Last Tuesday, for the first time ever, the Federal Circuit reversed the PTAB in an IPR decision by, among other things, ratcheting back the “broadest reasonable construction” standard for claim construction by declaring the PTAB’s construction “unreasonable.” The Court said that, “[e]ven under the broadest reasonable interpretation, the board’s construction ‘cannot be divorced from the specification and the record evidence,’ and ‘must be consistent with the one that those skilled in the art would reach.'” Microsoft v. Proxyconn, 2014-1542, -1543 (Fed. Cir. June 16, 2015) (“A construction that is ‘unreasonably broad’ and which does not ‘reasonably reflect the plain language and disclosure will not pass muster'”) (internal citations omitted).
That claim construction reversal and clarification of broadest reasonable construction is what most people are talking about. But what might be the more interesting bit in the Proxyconn decision is buried in the footnote on page 25. The Court reversed the Board’s claim construction, but it affirmed the Board’s denial of Proxyconn’s motion to amend its claims. In doing so, the Board addressed only that the Board was correct in finding that Proxyconn did not meet its burden to show patentability over the prior art of record. The Court was careful, though, to say that the Court is not addressing “Idle Free’s requirement that the patentee show patentable distinction over all ‘prior art known to the patent owner.'”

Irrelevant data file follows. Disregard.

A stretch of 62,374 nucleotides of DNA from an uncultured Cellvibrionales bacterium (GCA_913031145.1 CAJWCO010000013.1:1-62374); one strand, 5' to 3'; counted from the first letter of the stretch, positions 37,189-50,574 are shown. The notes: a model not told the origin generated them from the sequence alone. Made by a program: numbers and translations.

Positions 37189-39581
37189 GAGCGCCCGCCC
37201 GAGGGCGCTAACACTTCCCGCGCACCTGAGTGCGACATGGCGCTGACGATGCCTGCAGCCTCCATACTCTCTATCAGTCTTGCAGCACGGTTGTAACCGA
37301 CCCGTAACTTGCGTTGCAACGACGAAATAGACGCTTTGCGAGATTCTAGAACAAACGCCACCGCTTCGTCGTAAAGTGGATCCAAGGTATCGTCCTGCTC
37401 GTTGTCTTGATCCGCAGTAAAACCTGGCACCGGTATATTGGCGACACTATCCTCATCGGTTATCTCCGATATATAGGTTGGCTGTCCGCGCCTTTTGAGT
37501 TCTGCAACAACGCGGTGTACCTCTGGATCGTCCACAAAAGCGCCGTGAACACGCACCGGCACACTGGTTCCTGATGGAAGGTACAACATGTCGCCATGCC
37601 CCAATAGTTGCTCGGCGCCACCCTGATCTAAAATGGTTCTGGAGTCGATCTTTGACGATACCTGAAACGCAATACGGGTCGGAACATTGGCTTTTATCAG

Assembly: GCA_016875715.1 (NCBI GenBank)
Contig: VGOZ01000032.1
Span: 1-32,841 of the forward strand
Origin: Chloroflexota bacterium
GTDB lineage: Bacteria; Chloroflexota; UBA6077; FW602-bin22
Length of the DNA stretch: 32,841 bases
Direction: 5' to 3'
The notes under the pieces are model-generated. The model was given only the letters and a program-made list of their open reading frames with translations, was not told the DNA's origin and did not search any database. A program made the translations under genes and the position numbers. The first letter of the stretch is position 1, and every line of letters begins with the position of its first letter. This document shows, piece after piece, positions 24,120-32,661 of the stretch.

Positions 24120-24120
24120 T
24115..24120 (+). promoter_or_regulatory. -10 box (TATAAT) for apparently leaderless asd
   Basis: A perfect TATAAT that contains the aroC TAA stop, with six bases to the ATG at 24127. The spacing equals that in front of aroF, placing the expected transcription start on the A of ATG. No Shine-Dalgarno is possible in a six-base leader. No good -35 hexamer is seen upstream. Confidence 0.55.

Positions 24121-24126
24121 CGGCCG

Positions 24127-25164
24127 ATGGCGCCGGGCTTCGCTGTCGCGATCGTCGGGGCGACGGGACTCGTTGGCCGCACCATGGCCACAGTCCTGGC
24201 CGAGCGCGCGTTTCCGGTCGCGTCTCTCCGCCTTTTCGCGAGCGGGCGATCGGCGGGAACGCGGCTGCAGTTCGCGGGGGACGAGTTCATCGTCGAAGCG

has the Federal Circuit fired a warning shot across the PTAB’s bow indicating that holding patent owner’s to the steep requirement of showing patentability over all known prior art
This blog has followed closely the apparent “PTAB Allows Motion to Amend After It Rejects Original Patent Claims Directed to BioDiesel Fuel,” and very recent “PTAB Relaxing its Application of Law Governing IPR Claim Amendments,” shift in claim amendments during IPR. Is this footnote simply a responsible remark limiting the holding to the facts of the case, or has the Federal Circuit fired a warning shot across the PTAB’s bow indicating that holding patent owner’s to the steep requirement of showing patentability over all known prior art for claim amendments won’t be tolerated? We should all know soon enough.